Ireland and Northern Ireland have always got on so I doubt Brexit will cause a problem, claims Theresa May

author avatar by 5 years ago

Having failed to reach an agreement with the Irish government over the issue of a post-Brexit hard border between the Republic of Ireland and Northern Ireland, Theresa May has stressed that it shouldn’t be a problem, as the two countries have always got on fine anyway.

The British Prime Minister, who continues to epitomise strength and stability, is due to meet John-Claude Juncker this week to continue discussions around the Brexit bill, citizen’s rights and the Irish border.

“Well the Brexit bill is pretty much agreed,” she told reporters this morning, “and at this point, we can confirm that we will just pay them whatever they demand.

“Admittedly it’s looking a bit more expensive than Boris’ famous ‘go whistle’, but what can you do, eh?”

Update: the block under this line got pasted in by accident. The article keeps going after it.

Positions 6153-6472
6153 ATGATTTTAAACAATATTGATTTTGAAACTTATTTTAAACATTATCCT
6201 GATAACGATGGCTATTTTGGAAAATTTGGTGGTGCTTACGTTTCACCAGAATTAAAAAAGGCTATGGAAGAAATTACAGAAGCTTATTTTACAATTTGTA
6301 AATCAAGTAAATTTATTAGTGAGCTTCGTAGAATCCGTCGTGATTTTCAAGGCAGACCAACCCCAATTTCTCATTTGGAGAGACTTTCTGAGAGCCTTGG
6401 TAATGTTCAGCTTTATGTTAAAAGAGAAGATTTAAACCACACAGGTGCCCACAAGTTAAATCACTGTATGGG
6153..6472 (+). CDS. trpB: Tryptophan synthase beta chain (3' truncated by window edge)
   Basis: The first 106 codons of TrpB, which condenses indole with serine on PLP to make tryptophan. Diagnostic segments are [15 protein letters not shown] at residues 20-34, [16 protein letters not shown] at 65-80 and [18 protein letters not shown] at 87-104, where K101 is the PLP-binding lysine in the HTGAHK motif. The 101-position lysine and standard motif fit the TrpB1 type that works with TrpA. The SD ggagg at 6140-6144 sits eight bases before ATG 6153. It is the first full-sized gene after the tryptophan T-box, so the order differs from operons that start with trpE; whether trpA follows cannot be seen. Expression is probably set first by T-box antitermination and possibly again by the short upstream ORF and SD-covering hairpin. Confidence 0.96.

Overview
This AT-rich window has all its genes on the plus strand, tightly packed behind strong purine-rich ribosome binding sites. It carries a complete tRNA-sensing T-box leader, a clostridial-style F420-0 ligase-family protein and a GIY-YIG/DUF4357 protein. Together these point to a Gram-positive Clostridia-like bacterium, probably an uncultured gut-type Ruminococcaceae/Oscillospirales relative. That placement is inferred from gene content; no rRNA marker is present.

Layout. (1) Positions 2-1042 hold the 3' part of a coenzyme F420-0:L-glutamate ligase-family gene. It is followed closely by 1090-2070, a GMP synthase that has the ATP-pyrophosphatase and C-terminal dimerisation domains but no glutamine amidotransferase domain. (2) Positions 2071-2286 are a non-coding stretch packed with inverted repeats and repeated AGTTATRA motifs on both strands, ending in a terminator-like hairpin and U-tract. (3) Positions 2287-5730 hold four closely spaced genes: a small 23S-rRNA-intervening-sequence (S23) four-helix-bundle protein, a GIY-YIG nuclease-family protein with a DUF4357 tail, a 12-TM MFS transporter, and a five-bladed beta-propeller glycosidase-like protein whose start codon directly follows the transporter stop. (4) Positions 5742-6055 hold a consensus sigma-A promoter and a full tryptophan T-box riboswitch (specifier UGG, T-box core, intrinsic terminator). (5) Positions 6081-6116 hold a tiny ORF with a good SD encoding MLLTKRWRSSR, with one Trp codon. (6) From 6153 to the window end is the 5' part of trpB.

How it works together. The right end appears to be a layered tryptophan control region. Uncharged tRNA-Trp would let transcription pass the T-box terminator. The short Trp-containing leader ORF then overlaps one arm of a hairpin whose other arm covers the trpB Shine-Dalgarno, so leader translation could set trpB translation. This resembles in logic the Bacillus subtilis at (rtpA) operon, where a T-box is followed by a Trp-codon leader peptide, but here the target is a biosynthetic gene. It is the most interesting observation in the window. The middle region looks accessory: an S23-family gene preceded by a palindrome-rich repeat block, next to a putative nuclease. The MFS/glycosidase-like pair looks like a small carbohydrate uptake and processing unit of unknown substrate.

She went on, “Citizen’s rights are going to be a bit more tricky, I think, as we can’t really make any guarantees and who knows what will happen to EU citizens in the UK or UK citizens abroad. I genuineky don’t have a clue where to start when it comes to their rights.

“But at least the issue of a hard border will be much easier to sort out, given the history of peaceful coexistence between the two sides.

“I’m sure the ongoing debate over the border will not provoke any tensions between the north and the south, and that they will find a peaceful solution, just as they always have done.

“Obviously it’s looking like it would take a miracle to avoid a hard border even at this stage of the negotiations, but I’m sure that even if there had to be some sort of wall between the two countries then things will continue to run smoothly, as they have done for centuries.

“Assuming the Republic of Ireland pay for it, of course.”